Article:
What the United States' 2019 Military Budget Really Means
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What the United States' 2019 Military Budget Really Means


When one first glances at the John S. McCain National Defense Authorization Act For Fiscal Year 2019, detailing military expenditures for the coming fiscal year 2019, it would seem normal under the circumstances, regardless of whether there's a Democrat or Republican regime in the White House governing its citizens both in time of peace and war. I say “normal” despite its increase, because United States' military expenditures have increased annually since the end of the Second World War. The astute researcher and analyst Christopher Chantrill puts it this way: “In peace time, the US government used to spend very little on defense, about one percent of GDP. But that changed after World War II when the United States found itself in a global contest against Communism. Ever since, defense spending has never been less than 3.6 percent of GDP. In wartime, of course, the United States spends as much as it can command.”[i]

Now the serious question can be asked, which is, Do Americans actually care about the immense military spending by their government? To provide an  answer, we must view the American National Character from a historical perspective, even as that changes from one era to the next. Tocqueville understood exactly how the American populace under democracy reacted to the surrounding world, even when it came to their government’s actions, which is also characterized in their own behavior: “So, he does everything is a hurry, is content with approximations, and never stops for more than a moment to reflect upon each of this actions. His curiosity is both insatiable and cheaply satisfied, for he is anxious to know a great deal quickly rather than to know everything well.”[ii]

Admittedly, raising the American public's political and economic consciousness is a difficult task, especially when it comes to their government's’ military budget  finances for planning internal  defense and strategic operations overseas. However, I would like to explore some significant details of the John S. McCain military budget and what they entail.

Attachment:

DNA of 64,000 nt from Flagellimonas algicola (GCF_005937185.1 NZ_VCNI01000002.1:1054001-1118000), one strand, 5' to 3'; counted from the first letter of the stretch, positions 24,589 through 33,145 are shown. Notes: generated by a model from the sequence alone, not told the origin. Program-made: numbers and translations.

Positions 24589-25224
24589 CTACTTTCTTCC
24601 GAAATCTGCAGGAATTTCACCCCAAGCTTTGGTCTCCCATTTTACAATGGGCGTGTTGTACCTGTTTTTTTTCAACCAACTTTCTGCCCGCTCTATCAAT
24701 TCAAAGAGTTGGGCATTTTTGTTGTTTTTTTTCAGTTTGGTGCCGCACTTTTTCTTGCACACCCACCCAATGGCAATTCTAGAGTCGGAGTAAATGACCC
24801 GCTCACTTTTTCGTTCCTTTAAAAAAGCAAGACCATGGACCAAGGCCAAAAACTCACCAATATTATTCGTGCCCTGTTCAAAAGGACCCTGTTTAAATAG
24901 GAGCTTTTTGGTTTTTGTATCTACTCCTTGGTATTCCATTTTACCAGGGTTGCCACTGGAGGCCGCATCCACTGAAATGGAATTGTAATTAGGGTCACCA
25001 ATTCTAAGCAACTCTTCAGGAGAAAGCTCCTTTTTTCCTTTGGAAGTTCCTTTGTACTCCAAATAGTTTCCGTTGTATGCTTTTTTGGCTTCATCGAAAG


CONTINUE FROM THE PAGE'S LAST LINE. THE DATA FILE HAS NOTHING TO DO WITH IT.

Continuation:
Outlined in voluminous paperwork, the proposed $707 billion expenditures for U.S. FY 2019 military budget are not as impenetrable or daunting as they might initially seem. According to the fiscal watchdog website "Countable": “Of the $707 billion total, $639.2 billion would go to the base Dept. of Defense (DOD) budget while $68.5 billion would be set aside for Overseas Contingency Operations (OCO).”[iii]

Naturally, large beneficiaries of this and similar legislation would be the weapons development and troop supply industries. As another financial research website comments on the John S. McCain National Defense Authorization Act For Fiscal Year 2019, “It would add $47 billion to the DOD budget, compared to the 2018 request, and increase the top-line Pentagon budget request by 7.4 percent over the 2018 budget proposal. Any way we shape it, this is a lot of money for U.S. military forces and their suppliers in industry-far-exceeding even the Reagan defense budgets of the early 1980s.”[iv] What this analysis also clearly indicates is how millions of dollars will be used for the testing of more modernized electronic military  equipment. This is only natural, since we are now in the era of asymmetrical warfare as well as symmetrical warfare, the best example being the modern hybrid warfare of the Syrian Civil War, wherein the Russian military, along with their allies, were able to use electronic and cyber warfare to their advantage.

The American military establishment is acutely aware of this Russian advantage — the pioneering military work  done by the Russian military in Syria — and therefore cognizant in their pursuit to elevate their electronic and cyber warfare techniques to parity with their perceived enemies in the field, regardless of wherever that zone of military conflict may be.